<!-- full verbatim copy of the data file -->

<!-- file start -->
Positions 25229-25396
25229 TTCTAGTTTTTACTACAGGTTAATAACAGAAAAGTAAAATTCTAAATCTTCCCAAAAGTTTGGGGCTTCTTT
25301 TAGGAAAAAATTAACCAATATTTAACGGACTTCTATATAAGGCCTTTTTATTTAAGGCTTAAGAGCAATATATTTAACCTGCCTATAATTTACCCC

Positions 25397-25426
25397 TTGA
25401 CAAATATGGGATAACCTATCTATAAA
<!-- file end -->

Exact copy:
Positions 25229-25396
25229 TTCTAGTTTTTACTACAGGTTAATAACAGAAAAGTAAAATTCTAAATCTTCCCAAAAGTTTGGGGCTTCTTT
25301 TAGGAAAAAATTAACCAATATTTAACGGACTTCTATATAAGGCCTTTTTATTTAAGGCTTAAGAGCAATATATTTAACCTGCCTATAATTTACCCC

Positions 25397-25426
25397 TTGA
25401 CAAATATGGGATAACCTATCTATAAA